“Clock and Watchmaking in Early Maryland” will open September 10 with a reception from 5 to 7 pm at Homewood House, 3400 North Charles Street, on the campus of Johns Hopkins University. Admission to the reception is free. The exhibition will run through November 28.
Featuring tall-case clocks, pocket watches and French mantel clocks on loan from the Homewood House collection as well as private collections and museums across the state, the show explores diverse facets of Maryland clock- and watchmaking in the late Eighteenth and early Nineteenth Centuries.
Topics range from weight-driven clock to the events in the lives of Marylanders that would have been dictated by clocks during this period and the social and economic histories of and relationships between craftsmen and their patrons.
The exhibition includes clocks made in Maryland and imported clocks with a known history of ownership in the state. There will be an extraordinary French mantel or table clock, created between 1790 and 1815, in the form of a sunflower. The timepiece belonged to Governor Charles Ridgely of Hampton (1760-1829) and illustrated the absolute height of fashion during the era. The clock is gilded, patinated and polychromed, the sunflower is “planted” in a detailed planter box, replete with dirt, and its pendulum is cast in the form of a butterfly.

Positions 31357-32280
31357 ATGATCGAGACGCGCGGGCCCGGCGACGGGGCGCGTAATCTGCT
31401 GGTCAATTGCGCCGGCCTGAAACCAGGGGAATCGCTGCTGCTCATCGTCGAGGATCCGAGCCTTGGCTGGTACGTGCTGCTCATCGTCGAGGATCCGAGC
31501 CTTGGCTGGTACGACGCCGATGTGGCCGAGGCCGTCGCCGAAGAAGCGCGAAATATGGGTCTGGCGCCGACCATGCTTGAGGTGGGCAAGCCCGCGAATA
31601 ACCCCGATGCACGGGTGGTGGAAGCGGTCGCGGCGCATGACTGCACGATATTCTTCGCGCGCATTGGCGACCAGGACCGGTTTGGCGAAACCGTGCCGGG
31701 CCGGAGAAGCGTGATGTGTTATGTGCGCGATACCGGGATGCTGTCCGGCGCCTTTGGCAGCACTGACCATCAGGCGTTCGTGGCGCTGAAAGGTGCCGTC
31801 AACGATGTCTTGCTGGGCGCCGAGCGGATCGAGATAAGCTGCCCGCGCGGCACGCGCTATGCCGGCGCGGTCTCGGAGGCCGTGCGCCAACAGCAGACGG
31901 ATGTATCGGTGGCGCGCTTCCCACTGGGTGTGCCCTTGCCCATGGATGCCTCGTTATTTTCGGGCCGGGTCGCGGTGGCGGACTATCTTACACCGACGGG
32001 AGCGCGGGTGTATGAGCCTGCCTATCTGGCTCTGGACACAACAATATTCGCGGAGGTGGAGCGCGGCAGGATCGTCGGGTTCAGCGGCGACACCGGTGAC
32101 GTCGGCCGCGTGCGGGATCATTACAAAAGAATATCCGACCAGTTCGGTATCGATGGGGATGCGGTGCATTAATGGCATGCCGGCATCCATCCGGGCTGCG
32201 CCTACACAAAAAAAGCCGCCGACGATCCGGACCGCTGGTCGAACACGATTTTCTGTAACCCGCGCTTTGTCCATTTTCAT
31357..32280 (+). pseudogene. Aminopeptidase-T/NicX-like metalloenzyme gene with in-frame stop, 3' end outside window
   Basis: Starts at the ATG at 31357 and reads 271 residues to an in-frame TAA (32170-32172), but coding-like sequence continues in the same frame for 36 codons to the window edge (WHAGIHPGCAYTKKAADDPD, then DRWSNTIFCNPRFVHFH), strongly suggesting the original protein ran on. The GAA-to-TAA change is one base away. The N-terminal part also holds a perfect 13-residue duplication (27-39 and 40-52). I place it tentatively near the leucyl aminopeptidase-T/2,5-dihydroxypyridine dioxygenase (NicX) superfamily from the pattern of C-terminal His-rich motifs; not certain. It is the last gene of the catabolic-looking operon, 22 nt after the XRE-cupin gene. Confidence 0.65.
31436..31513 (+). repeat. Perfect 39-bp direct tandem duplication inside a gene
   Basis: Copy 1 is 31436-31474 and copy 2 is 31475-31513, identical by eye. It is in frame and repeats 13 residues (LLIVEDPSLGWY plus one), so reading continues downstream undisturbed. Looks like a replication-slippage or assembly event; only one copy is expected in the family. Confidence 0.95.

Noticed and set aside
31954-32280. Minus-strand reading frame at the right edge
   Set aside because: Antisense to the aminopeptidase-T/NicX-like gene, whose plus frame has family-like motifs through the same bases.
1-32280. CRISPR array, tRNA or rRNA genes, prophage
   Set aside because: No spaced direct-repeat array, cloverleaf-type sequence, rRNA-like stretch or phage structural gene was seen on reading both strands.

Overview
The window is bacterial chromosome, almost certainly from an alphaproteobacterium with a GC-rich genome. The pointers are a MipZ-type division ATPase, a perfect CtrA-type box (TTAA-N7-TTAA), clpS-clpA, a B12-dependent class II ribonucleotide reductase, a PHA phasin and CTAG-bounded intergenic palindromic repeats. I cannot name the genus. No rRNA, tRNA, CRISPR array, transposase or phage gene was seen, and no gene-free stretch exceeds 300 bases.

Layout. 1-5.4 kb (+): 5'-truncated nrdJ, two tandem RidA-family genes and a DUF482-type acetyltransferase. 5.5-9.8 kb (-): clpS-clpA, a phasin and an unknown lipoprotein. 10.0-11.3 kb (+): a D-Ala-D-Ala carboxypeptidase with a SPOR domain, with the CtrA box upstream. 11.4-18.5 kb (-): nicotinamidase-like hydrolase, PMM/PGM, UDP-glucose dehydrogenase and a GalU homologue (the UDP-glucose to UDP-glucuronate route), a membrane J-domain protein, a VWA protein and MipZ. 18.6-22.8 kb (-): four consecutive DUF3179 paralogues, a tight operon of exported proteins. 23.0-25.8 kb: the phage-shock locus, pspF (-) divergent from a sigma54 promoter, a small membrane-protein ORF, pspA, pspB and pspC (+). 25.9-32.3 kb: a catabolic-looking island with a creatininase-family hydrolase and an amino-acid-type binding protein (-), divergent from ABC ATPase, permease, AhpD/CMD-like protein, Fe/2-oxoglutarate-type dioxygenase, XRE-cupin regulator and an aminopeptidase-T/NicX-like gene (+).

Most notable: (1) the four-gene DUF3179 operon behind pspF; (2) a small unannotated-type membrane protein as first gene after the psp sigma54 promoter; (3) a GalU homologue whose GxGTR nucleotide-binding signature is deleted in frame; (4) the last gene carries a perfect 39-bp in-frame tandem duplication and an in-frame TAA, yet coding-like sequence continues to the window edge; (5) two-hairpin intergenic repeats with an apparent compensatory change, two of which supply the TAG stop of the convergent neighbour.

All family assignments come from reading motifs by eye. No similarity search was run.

Also in the exhibition is a tall-case clock from the Homewood House collection attributed to Gilbert Bigger, circa 1800, an Irish immigrant who worked in Baltimore from 1784 until his death in 1816. While a majority of tall-case clocks are assigned to the maker who typically painted or engraved his name upon the dial, seldom can the wooden case be attributed to a specific maker. In this instance the clock case can be attributed to Levin S. Tarr (active 1789-1815) on the basis of stylistic and construction similarities to a documented example of his work and other attributed objects.
Other objects in the exhibition include the ornate George Washington mantel clock made in Paris, France, circa 1800; a pocket watch that belonged to Samuel Chase, a signor of the Declaration of Independence; and a tall-case clock made for Maryland’s first elected governor, Thomas Johnson Jr, by John Fessler from Frederick, Md. The Fessler clock was made circa 1800 and is on loan from the Maryland State Archives.
Homewood, a National Historic Landmark, was built as a wedding present from Charles Carroll of Carrollton (one of four Maryland signers of the Declaration of Independence) for his son Charles Carroll Jr and his bride Harriet Chew Carroll. Museum admission is $6 adults, $5 seniors, $3 students. Hours are Tuesday through Saturday, 11 am to 4 pm and Sunday, noon to 4 pm. For information, 410-516-5589 or www.jhu.edu/historichouses/.